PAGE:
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The Poop Butt Gospel

"Mark....I agree with you that, we as leaders, must continue to call for higher standards of living than most people have. I would also add that almost no one that I know wants to be a "poop butt" and live outside of God's will."

These words came from one of my close friends in response to a recent E-pistle. I don't have a lot of real friends, but the few I have can be... well, somewhat colorful. None are boring. All are communicators. Most are opinionated on a wide range of subjects, and they are not afraid to share those opinions passionately and persuasively. What this says about my own personality, I am afraid to guess. Nonetheless, I know with certainty that I can count on my friends to be honest (sometimes brutally honest) with me. This makes for some interesting exchanges, because I have been known to give back as good as I get.

Anyway, the above words express a sentiment that my friend wanted me to remember; namely, that most of us who call ourselves Christians really want to be in the will of God. His point, I think, was that in challenging people to strive for more of God, I should remember that our failure to pursue Him as we should is not intentional. I should allow for grace. Maybe I should stop asserting so forcefully that something is innately wrong with the values and thought processes that we in the Church have adopted from secular culture. Perhaps I should stop being so critical of modern Christianity not being on the "right page," because as he put it,"...almost no one...really wants to be a "poop butt" and live outside of God's will."

If he had used less colorful words, you probably wouldn't be reading these particular musings. But he had to go and say "poop butt" two words that evoke the days of diapers and potty-training. I can't remember my own "diaper days" well enough to speak on them with authenticity, so I'll have to resort to the next best thing -- embarrassing my children. I vividly recall helping to potty-train our three children. It was a challenge (with the two boys at least) precisely because they really didn't much mind being little "poop butts." It was funny to watch them disappear after a meal -- under a table or behind a curtain -- only to toddle back into view a few minutes later as if nothing had happened. I think that they were the originators of the "Don't ask, Don't Tell" policy. If we didn't notice something was wrong with the fit of their Pampers, or a tell-tale smell, or (in my case) that flies were following them around, they were content to go about business as usual. As a matter of fact, our checking their diapers and coaxing them to climb aboard the potty, was at first a serious imposition on their standard of living. Why bother with pulling down pants, and mounting a cold commode when it meant wasting the opportunity to use a perfectly functional diaper?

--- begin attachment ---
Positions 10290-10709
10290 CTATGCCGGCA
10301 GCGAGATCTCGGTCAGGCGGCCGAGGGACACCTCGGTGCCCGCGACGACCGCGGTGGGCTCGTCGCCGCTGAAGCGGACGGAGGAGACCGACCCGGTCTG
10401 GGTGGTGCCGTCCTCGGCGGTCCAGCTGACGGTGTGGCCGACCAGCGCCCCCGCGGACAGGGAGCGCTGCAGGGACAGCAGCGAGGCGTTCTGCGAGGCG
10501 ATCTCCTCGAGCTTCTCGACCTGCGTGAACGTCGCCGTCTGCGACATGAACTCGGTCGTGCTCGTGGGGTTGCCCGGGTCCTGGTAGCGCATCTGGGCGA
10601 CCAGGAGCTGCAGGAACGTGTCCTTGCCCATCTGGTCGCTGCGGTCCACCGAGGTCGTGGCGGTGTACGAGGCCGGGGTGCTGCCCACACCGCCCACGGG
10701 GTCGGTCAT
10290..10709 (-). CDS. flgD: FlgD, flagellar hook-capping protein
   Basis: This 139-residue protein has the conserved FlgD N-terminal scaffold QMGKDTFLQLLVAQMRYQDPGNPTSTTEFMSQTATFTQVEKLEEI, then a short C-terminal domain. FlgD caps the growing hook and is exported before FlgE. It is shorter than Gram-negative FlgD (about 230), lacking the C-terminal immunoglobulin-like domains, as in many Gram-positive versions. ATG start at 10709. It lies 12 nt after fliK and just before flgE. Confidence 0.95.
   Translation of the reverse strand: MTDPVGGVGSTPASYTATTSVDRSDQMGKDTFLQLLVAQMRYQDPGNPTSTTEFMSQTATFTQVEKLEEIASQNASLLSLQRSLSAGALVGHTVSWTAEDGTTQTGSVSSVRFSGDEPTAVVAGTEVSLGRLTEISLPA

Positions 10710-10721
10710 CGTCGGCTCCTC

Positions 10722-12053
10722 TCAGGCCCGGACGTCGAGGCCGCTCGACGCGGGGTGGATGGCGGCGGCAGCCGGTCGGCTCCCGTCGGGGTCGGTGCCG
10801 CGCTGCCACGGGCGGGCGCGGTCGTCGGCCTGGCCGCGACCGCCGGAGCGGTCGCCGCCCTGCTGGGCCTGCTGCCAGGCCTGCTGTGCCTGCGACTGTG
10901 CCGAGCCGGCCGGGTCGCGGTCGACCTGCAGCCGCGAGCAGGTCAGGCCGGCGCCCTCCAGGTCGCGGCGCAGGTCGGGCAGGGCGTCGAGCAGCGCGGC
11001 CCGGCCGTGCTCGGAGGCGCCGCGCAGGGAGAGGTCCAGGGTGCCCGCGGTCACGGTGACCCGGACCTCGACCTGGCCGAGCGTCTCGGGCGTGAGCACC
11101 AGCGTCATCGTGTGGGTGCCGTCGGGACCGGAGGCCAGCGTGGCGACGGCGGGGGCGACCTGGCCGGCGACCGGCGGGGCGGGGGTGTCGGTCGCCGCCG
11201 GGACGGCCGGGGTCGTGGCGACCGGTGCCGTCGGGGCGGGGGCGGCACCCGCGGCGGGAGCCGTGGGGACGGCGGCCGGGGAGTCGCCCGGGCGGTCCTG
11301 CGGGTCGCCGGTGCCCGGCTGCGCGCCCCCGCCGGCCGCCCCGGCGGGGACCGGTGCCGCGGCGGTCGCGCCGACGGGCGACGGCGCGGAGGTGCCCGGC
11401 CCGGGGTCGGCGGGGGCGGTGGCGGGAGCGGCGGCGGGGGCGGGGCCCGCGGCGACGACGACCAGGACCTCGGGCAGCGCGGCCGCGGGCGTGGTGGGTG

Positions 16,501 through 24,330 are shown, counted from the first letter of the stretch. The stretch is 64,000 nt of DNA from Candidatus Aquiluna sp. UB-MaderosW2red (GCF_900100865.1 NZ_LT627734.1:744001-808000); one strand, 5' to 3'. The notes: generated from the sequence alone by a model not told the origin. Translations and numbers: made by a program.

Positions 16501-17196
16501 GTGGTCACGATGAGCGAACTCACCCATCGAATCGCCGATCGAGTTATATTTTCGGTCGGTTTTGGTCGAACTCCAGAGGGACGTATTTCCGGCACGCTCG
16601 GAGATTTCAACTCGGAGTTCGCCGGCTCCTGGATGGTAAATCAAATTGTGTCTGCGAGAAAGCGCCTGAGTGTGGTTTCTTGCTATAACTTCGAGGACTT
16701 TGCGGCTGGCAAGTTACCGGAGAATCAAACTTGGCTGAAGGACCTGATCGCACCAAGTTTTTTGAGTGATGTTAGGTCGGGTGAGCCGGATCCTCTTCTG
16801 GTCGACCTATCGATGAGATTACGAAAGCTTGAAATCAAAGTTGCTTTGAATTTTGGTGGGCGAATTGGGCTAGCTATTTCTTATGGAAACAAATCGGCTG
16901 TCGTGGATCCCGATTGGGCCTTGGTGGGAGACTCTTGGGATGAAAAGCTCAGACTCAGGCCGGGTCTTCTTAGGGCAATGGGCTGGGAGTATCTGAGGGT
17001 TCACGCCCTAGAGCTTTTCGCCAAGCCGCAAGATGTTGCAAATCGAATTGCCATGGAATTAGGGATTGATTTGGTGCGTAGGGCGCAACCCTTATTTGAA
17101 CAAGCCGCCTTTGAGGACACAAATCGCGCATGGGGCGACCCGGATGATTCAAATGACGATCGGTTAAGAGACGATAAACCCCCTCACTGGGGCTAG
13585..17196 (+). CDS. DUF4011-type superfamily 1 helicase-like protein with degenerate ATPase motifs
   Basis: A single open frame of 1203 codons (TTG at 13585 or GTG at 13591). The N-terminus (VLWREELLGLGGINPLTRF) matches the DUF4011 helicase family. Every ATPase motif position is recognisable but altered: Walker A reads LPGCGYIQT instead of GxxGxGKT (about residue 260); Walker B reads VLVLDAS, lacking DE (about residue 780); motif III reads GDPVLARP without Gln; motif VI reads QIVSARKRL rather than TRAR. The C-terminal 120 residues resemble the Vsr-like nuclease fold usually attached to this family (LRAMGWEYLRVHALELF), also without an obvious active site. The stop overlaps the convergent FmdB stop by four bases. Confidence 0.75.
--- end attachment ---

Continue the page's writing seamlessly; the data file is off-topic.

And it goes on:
I am pretty sure that I was the same way, because even now, 40+ years later, I can still remember the ridiculous "WHOOPEE" shout that accompanied success in the bathroom causing the whole household to break into a spontaneous celebration. My parents apparently had to go to special lengths to make using the toilet a family fun event. I suspect that all of you who remember or have raised children can relate to this at least a little. My point simply is that at some level, deep in our buried inner-child, there is a hidden "poop butt."

I don't mean to offend you, but our hygiene is not the result of some innate refinement. It is the result of the consistent efforts of our parents to socialize us to fit into polite society. We were taught as children to take a bath at least once a week, whether we needed it or not. In fact most of us learned to "pass through the waters" daily. We were taught over and over to wash behind our ears, use deodorant, brush our teeth after eating, clip our nails and even brush the back of our hair. "Always wear clean underwear, because you never know what might happen..." "Never pick your nose in public; use a tissue." Did any of us master these lessons the first time? I sure didn't. I am the proud product of persistent repetitive training to behave in a way not consistent with my nasty nature.